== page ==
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A new kind of helping hand

Dr. Kevin Englehart and his team of engineers at the University of New Brunswick are creating a prosthetic hand. Lending a hand to someone in need takes spirit. But making a hand for those who require one takes innovation — and that’s just what Dr. Kevin Englehart and his team of engineers at the University of New Brunswick are realizing in the creation of a more life-like, nimble and cost effective prosthetic hand.

As members of UNB’s Institute of Biomedical Engineering,  Kevin’s team of talented innovators is leading the development of a new computer that, by interpreting muscle activity, will help tomorrow’s amputees have more natural motion and a better grip on objects.

It’s a natural development for a research team that already has an impressive track record in the field of prosthetics, including the development of new diagnostic tools to measure range of motion and a state-of-the-art arm that can move 27 different ways using a person’s muscles, nerve fibres and brain.

All of which are timely developments for the more than 10,000 amputees living in Canada today — including new military amputees returning from Afghanistan and Iraq.

“This is such an exciting time in the field of prosthetics technology,” says Kevin. “With these emerging technologies, I think we’re becoming better poised to help improve the day-to-day life of amputees than ever before.”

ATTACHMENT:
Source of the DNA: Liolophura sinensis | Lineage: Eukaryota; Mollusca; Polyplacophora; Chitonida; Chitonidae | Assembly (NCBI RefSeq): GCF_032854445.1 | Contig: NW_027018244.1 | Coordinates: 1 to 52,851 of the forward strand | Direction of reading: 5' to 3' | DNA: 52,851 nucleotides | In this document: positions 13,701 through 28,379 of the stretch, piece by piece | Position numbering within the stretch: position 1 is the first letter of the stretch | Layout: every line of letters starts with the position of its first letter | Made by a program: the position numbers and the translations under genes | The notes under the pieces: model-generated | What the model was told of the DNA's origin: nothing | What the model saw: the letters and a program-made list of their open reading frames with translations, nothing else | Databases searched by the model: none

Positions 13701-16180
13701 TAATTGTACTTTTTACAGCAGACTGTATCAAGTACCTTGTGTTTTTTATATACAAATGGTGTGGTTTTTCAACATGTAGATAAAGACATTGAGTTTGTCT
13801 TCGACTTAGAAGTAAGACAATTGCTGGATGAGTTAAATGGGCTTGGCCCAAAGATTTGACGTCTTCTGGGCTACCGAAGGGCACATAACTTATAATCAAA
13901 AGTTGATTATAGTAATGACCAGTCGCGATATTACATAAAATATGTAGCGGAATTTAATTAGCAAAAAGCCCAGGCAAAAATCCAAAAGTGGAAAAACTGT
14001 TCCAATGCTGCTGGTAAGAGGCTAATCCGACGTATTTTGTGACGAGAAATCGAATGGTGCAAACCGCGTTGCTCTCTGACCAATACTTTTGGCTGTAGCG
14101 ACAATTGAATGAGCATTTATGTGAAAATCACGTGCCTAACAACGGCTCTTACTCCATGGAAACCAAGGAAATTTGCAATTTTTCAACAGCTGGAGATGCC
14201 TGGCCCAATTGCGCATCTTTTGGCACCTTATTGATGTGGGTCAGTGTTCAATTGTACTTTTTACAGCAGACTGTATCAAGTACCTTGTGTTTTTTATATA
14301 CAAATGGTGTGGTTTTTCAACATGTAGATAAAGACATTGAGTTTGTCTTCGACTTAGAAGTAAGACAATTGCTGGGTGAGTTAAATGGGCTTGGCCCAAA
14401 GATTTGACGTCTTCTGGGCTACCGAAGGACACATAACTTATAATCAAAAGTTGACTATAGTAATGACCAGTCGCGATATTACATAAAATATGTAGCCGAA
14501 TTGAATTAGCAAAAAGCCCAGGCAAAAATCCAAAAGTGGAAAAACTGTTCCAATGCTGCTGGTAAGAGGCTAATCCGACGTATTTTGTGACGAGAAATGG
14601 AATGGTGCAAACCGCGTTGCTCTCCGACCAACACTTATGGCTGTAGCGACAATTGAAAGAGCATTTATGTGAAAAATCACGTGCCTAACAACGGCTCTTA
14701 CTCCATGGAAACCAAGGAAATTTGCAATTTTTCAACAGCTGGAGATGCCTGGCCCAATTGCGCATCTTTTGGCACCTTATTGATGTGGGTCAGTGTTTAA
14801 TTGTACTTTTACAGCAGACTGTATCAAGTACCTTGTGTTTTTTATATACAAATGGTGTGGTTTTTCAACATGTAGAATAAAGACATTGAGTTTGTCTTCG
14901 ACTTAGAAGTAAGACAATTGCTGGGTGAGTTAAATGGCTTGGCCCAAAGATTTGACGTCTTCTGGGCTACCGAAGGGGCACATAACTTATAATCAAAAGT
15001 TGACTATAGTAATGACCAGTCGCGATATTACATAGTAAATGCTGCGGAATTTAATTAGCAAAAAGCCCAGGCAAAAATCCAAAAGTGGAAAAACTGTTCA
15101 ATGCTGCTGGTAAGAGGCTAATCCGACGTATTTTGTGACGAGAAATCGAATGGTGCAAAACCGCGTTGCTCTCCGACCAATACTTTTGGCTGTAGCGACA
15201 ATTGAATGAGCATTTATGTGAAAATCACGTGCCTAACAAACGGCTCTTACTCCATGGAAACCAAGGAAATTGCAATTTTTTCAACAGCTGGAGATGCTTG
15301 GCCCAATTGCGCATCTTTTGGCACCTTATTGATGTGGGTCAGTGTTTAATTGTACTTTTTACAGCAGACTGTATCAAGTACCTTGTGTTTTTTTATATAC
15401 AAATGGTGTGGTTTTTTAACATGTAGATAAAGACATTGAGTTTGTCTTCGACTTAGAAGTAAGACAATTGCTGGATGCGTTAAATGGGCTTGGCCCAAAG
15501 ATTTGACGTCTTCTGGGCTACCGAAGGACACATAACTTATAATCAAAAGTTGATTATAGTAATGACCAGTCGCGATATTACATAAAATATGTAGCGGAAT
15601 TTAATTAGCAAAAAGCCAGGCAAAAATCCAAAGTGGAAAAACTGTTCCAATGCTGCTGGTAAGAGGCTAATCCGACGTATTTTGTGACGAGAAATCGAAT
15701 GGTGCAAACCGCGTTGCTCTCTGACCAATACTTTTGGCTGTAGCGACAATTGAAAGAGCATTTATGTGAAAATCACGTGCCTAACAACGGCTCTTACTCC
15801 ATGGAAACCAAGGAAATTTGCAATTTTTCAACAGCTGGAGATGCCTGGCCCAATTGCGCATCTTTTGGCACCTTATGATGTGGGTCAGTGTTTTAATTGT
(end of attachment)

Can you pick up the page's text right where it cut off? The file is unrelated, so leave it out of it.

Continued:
And while the better functioning of prosthetic hands has been an important goal in their development work, the team has not lost sight of another objective — making a more accessible product for consumers.

“Few people can now really afford $100,000 for a life-like myo-electric limb that gives them a good range of mobility. With these new developments in prosthetics, we’re hoping to produce a more affordable option in the $20,000 range.”

As for Kevin’s team, now recognized as a world leader in biomedical engineering, he says they couldn’t have come together without the $2.9 million assistance they received through ACOA’s Atlantic Innovation Fund.

“In this field, good people are in high demand. We just could not have assembled and maintained the world-class researchers we have today without ACOA’s support,” says Kevin. “It’s allowing us to move from basic research to commercial development by keeping the expertise we need to see new products through to their successful use in the marketplace.”

And with testing of their new prosthetic hand soon underway in six rehabilitation clinics across North America, the team is that much closer to achieving their vision for improved lives for amputees.

Now that’s one team that certainly deserves a hand. 

Project: Development of a technologically advanced prosthetic hand
Proponent: Institute of Biomedical Engineering, University of New Brunswick 
Location: Fredericton, New Brunswick
Total AIF funding: $2.9 million – project announced in 2007
Total project costs: $4.3 million

Related website: www.unb.ca/biomed

See AIF news releases for these and other related projects:
January 2007 - http://mediaroom.acoa-apeca.gc.ca/e/media/press/press.shtml?3735

Click here to view a video conversation with Dr. Kevin Englehart, Director of the Institute of Biomedical Engineering at UNB

Return to the Innovation at Work page

Published in February 2011.